In recent years I have struggled to understand what the “Franciscan Journey” really means.  It has been since my immediate involvement at St. Anthony’s in the last four years that I am slowly becoming aware of what this might be for me; it’s not the same for everyone. Currently I am journeying with a small group in considering the Affiliation to the FSPAs, Franciscan Sisters of Perpetual Adoration.

Our small group is discussing the book Building with Living Stones, Comprehensive Course on the Franciscan Mission Charism. Part of the introduction shares the idea that the longer you look at Jesus the better you get to know him and serve him. Like St. Francis, who as a prisoner of war began looking at the person of Jesus and through prayer and study became the St. Francis of Assisi that we read about today.

I have a long way to go to understand what the Franciscan way of life is for me. Following in the footsteps of Francis is hard, so is being a Christian in our world today.

But I have truly come to realize that I just need to start small, through prayer, service and study I can change my attitude and better understand a Franciscan way of life.  Not sure if the realization is age or experience but I will never get there if I don’t start.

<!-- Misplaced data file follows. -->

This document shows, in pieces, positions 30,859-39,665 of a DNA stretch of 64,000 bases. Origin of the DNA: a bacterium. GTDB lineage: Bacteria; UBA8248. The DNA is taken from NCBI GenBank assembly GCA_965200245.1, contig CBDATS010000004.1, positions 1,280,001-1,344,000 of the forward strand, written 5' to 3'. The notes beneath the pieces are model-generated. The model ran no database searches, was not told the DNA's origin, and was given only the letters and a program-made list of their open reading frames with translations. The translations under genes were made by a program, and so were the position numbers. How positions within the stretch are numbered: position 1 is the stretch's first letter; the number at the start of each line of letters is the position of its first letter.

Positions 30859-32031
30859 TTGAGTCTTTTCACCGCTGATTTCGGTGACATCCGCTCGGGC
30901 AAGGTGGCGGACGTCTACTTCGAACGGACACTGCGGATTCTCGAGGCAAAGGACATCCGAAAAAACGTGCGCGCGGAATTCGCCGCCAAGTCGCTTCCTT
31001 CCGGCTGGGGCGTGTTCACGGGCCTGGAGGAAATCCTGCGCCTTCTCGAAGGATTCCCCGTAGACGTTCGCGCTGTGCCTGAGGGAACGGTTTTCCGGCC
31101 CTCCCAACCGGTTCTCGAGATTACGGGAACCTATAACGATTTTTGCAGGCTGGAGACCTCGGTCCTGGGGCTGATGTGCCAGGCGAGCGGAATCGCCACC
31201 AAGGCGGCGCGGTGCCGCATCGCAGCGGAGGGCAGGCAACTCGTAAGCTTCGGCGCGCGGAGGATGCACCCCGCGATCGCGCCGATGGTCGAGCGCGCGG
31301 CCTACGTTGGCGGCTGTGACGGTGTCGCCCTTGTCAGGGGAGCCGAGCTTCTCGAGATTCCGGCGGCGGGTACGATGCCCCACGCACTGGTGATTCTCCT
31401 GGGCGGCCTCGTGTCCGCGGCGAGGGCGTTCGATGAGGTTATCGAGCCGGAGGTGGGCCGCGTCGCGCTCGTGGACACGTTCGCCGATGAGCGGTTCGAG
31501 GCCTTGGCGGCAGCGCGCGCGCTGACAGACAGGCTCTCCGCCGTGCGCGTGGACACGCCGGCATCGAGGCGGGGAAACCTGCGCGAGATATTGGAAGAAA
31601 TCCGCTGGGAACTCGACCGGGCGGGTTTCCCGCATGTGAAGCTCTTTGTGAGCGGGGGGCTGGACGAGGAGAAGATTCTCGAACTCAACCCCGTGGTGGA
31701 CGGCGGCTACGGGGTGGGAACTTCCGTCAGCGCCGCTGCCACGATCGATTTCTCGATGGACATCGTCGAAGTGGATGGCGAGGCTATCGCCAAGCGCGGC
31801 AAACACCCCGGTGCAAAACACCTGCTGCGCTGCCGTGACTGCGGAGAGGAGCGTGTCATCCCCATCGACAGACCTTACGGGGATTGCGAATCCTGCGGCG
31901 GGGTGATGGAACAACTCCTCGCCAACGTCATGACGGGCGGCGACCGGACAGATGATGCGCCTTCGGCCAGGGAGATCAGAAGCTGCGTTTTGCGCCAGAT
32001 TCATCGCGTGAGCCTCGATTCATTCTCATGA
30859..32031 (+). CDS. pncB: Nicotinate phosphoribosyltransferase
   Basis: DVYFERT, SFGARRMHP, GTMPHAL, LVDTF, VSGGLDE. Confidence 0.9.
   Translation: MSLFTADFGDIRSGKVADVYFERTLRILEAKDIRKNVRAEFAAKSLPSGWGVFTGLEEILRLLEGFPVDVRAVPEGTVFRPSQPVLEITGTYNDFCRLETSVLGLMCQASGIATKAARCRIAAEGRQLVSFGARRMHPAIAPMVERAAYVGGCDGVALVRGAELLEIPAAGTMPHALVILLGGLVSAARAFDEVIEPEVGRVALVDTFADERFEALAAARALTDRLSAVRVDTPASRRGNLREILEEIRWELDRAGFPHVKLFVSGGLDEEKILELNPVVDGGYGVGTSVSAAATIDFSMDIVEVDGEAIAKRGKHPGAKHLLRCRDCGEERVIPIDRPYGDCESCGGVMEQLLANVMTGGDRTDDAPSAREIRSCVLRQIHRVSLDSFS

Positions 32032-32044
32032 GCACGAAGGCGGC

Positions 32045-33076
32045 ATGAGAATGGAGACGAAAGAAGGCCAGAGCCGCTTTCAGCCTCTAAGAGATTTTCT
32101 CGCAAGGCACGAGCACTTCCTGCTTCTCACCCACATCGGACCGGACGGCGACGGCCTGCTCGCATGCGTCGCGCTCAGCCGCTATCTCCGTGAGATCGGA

As I reflect on prayer, especially the Franciscan Morning and Evening Praise, they bring to life for me a more heartfelt approach to prayer, not just reading a bunch of words.  This prayer style has been an inspiration for me.

Service is the desire and action to offer one’s gifts, talents and time for the benefit of the others and for the common good.  There are many times in providing service one feels comfortable but how many of us challenge ourselves to serve by stepping out of the box, out of our comfort zone?  That’s my challenge for 2017.

Study can take on many different appearances.  I am not talking about an academic study but a time to read, reflect and discuss what the Franciscan values can mean in my life, taking time in looking at the person of Jesus.

“Start by doing what’s necessary; then do what’s possible; and suddenly you are doing the impossible.” — St. Francis